We can debate the key parts of a retirement planning ecosystem, so I will start the dialogue with my top ten observations:

  1. Wellness. Wealth without health or health without wealth? Each is half a loaf. Retirement planning without integrating health care funding and longevity planning is just malpractice. Wellness is highly subjective but assumed by our clients. Read more
  2. Taxes. The second issue uniting all the world’s clients is taxation. If we can’t talk about the impact of taxes — all kinds of taxes — then we can’t really say we have a comprehensive plan. In retirement, taxes are especially significant. Knowing which retirement account to draw down remains among the very top client concern.
  3. Regulation and its impact on client engagement and risk. A mouthful for sure, but the shorthand is that “best interest” is table stakes and most consumers would be horrified with anything less. The world’s fiduciaries are increasing in presence and power. Doing good and doing right are pillars for running a good advice business. Do we really need the federal government to design our business strategy?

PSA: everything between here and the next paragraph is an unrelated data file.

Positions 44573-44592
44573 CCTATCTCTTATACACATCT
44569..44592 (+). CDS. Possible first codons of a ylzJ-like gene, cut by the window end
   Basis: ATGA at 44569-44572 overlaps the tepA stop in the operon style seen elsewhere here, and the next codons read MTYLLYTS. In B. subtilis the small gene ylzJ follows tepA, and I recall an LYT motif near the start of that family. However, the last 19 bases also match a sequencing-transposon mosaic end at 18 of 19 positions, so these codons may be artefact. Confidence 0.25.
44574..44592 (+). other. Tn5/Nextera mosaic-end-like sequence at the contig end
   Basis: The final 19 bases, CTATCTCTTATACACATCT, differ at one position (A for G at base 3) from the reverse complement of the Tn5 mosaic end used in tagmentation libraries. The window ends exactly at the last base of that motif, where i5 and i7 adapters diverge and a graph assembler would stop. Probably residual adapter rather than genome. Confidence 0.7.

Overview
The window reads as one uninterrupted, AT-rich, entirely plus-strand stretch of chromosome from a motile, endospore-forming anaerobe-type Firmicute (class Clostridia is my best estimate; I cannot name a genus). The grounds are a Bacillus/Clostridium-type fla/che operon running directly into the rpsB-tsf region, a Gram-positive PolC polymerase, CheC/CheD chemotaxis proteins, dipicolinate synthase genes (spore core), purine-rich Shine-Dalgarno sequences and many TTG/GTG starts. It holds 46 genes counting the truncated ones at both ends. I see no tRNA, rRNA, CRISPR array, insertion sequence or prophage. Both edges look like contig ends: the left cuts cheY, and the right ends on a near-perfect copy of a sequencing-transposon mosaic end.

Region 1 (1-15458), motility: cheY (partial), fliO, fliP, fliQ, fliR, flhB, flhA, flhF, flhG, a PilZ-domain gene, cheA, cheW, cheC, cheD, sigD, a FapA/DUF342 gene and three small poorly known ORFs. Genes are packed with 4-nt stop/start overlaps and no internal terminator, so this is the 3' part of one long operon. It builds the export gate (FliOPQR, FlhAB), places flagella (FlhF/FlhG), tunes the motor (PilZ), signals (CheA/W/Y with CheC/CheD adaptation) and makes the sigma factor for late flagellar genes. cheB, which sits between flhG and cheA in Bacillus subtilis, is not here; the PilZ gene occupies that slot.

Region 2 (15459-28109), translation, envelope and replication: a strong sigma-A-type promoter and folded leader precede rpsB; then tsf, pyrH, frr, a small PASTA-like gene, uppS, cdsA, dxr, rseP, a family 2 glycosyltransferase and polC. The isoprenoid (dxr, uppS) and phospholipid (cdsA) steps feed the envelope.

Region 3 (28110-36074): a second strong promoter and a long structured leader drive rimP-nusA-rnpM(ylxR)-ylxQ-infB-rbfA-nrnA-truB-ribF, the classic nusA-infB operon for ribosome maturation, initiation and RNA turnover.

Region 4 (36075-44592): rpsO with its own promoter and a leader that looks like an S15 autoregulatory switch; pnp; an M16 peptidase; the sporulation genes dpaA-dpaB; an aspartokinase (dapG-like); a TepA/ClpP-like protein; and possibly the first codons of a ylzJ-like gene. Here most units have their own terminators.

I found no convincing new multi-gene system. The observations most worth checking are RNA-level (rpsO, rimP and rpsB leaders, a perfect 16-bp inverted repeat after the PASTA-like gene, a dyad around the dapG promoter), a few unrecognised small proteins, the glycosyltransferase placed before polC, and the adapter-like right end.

4. Digital investment services. So far beyond the label of “robo,” these capabilities are a godsend for busy advisers working with multiple family generations. It’s now time to reverse the order of their introduction. First design everything we can to be delivered through the 24/7/365 machines and save the humans for only the most essential work of understanding and translating client needs and concerns.
  5. Automation of client data and adoption of centralized data management. Will this generation of advisers be the first to eliminate Excel and the Post-it note? Adoption of powerful tools lags way behind their creation. Give that CRM company a chance to prove it’s not just good for mailing lists.
  6. Communications. Three principles here: how, when and why. Flexibility in the ecosystem customizes your outbound messaging by sharpening the content and its delivery. But our language has to improve. It’s not just jargon – it’s volume. Applications and prospectuses raise more concerns among most consumers, defeating their intent. We must do better. Language is the fastest way to change perception.
  7. Security, Created by Protection. Three perspectives here. The first is to ensure protection and integrity of client information. Attackers abound. The second is to increase focus on the vulnerability of people as they age. We are still in the lip-service stage here. And finally, we have to include “protection” in our lexicon of solutions. Every client has a balance sheet and all but the most wealthy will need to leverage their assets to provide protection against the risks of living too long, costing too much or needing liquidity for big expenses. Where to start? How about a retirement paycheck?